Can I open a bank account, legally?

That is a question that depends upon the bank.  The federal government still classifies marijuana as a Class-1 substance.  Opening a bank account at most banks has to follow federal regulations.

Even if medical marijuana or even recreational and medical marijuana is legal on the state level, it is not legal on the federal level.  Since most banks are FDIC insured they cannot allow banking on something that is still considered an illegal federally.  If they did then the bank could be exposed to a significant legal, operational and regulatory risk.  Thus, they could get in trouble with your accounts.  The government sees this as a potential for money laundering.

How much of a home can I buy?

To determine “how much” is a question that has many variables.  Typically, just like a rental property, you must be able to stay within 30% of your income to cover your home purchase expenses.  This will include the mortgage payment (covering both interest and principal reduction), property taxes, home owner’s insurance, and HOA payments.

Also, are there any other income coming into your household?  This may be your second job (a.k.a. “side hustle”) and any other income coming from a spouse or other people that are purchasing the home with you.

The best answer is to contact me so I can put you into contact with a mortgage lender who can determine your purchase price based upon your unique situation.

What is the first thing I need to do?

When buying a home the first thing is to talk with a mortgage specialist.  Call me to put you into contact with someone first.

However, you will need to have a few things at your disposal to get started.  Every buyer’s profile is different, though.

Some of the basic things you will need are tax returns from the past two years.   I am assuming you have been in the same job industry for at least two years.  This can be anything from management, security or even a budtender (Cannabis employee).  Two-year job history is a must.

You may also need bank statements for at least the past two months.  This can indicate what your cash flow is.

When you speak with a mortgage professional they will have you fill out a Loan Application (a.k.a. a 10-03).  Once you have spoken with them then he/she will issue you a Pre-approval letter.  This pre-approval letter will state what is the maximum amount of home you can buy.

At the time of receiving this pre-approval letter then I can start the process of finding you that perfect home.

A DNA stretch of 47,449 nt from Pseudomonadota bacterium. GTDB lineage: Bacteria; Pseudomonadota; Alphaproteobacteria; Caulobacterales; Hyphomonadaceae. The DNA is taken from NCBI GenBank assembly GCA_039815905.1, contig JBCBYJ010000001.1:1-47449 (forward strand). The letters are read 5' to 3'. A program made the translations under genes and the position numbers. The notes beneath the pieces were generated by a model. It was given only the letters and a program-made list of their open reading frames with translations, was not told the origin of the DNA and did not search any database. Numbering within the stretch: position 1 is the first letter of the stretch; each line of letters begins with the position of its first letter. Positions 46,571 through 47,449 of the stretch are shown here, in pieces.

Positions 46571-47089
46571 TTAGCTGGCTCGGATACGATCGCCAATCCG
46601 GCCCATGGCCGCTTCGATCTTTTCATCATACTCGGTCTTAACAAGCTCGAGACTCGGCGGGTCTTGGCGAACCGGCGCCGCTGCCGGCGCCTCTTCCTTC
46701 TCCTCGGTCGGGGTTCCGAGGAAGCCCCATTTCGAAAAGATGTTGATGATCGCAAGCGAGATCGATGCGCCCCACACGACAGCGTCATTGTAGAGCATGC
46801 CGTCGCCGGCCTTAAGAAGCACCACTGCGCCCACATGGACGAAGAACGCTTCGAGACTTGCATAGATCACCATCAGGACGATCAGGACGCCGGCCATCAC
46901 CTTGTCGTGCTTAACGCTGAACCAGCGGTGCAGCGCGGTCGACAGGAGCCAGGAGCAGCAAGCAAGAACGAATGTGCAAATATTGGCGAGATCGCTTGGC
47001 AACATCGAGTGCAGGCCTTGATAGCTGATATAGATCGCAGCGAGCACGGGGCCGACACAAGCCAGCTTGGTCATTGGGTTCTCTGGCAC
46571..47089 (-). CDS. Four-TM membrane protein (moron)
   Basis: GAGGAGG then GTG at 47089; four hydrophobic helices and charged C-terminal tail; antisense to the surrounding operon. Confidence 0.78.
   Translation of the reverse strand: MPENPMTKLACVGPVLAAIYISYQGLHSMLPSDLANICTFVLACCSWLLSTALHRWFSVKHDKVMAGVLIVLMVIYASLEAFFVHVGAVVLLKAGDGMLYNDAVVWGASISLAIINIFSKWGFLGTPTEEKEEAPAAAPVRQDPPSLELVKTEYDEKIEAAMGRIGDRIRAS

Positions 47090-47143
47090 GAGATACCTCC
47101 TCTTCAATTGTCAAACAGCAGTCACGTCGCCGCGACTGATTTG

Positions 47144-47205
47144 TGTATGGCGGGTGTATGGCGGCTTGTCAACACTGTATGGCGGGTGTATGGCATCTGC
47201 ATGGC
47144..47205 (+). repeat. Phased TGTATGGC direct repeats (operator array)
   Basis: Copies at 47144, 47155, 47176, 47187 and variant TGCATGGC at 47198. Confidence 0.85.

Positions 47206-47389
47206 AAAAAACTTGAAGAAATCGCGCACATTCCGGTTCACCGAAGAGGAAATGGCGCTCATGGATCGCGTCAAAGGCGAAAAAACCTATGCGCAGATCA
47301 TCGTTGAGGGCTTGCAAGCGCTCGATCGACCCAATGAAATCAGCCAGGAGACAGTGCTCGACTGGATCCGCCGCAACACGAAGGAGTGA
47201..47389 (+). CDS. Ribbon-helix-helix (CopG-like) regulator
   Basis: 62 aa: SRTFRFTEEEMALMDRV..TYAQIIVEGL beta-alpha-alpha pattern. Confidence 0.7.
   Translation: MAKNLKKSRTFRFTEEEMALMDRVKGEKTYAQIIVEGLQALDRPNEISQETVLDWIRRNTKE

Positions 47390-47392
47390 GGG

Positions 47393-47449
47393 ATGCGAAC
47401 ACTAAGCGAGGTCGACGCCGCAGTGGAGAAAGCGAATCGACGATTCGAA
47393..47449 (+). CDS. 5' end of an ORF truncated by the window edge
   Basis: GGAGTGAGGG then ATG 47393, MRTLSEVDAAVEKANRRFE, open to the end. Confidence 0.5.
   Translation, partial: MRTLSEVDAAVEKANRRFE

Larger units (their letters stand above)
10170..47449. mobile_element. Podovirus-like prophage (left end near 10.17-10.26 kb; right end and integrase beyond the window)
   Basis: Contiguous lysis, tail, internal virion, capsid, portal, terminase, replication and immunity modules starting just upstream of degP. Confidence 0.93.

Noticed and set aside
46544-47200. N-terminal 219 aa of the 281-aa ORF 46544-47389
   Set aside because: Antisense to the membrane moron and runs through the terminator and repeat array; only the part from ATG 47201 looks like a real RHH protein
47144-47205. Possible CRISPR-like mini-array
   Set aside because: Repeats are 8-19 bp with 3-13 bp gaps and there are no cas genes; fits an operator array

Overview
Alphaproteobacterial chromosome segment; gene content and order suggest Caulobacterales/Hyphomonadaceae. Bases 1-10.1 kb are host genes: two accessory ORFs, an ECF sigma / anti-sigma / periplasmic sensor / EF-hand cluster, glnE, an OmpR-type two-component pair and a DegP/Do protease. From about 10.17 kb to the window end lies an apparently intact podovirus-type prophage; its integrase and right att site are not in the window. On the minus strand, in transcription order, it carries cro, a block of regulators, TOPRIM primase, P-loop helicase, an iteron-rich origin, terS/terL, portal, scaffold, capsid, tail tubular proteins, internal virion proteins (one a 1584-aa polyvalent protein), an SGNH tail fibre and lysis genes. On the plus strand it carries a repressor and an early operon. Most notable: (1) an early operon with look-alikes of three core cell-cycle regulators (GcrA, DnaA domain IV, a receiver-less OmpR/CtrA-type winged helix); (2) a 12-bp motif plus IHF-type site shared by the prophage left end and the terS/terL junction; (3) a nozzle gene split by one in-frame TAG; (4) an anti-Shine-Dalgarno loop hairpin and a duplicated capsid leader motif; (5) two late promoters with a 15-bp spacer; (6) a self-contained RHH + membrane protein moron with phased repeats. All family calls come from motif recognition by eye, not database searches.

How long must I do a deposit into my bank account?

If you have a bank account at 3 or more months you must do this at a minimum of 2 months plus the time it takes to go through the entire escrow process.

If you just opened a bank account to start this process then it is best not to start putting in offers until at least the 3-month mark.  At the 2-month mark will raise some flags with underwriting (the process of approving your loan) which may cause your loan to not be approved.

What will it cost me to sell my home?

This question has a few variables in it.  And it depends on if we are in a Buyer’s market, a Seller’s market, or a neutral market.

When selling it will depend on a few factors.  These factors will change depending upon what is going on in the current market.

Typically, you can expect around 2.5% – 3.0% directly in costs.  This will include the transfer taxes, HOA payments, and other title fees.

The next is going to be the costs for the use of REALTORS® and their associated brokerages.  This amount can have a wide range of values.  Often, in the Las Vegas market, you will see around 4 – 6%.  This can be higher or lower depending on what the listing company will be doing.  Also, the buyer’s agent is being compensated as well.

Other factors can include if the seller is agreeing to pay for any of the buyer’s closing costs (you will see this often in a Buyer’s market when homes are sitting longer).  These costs can include home warranties, repair allowances, and other items too.

I typically tell people to expect about 9% of the purchase price to be a fair estimate.

Can I use a “Gift” from someone to help with my EMD or other costs?

Your EMD or Earnest Money Deposit can be a “gift” to you.  In fact, the entire purchase of the home could be gifted to you.  There is no restriction as far as how much money someone else gives to you.

This gift can also be used to cover closing costs, down payment, and any other part of a residential real estate transaction.

As a Budtender can I use my tips to qualify?

As with anyone who is in the industry of receiving cash tips (e.g., servers, bartenders, valet, Uber drivers), you can use these tips to help you qualify.  But, to use those tips you must report those tips on your tax returns.  You will be paying tax on these additional sources of income.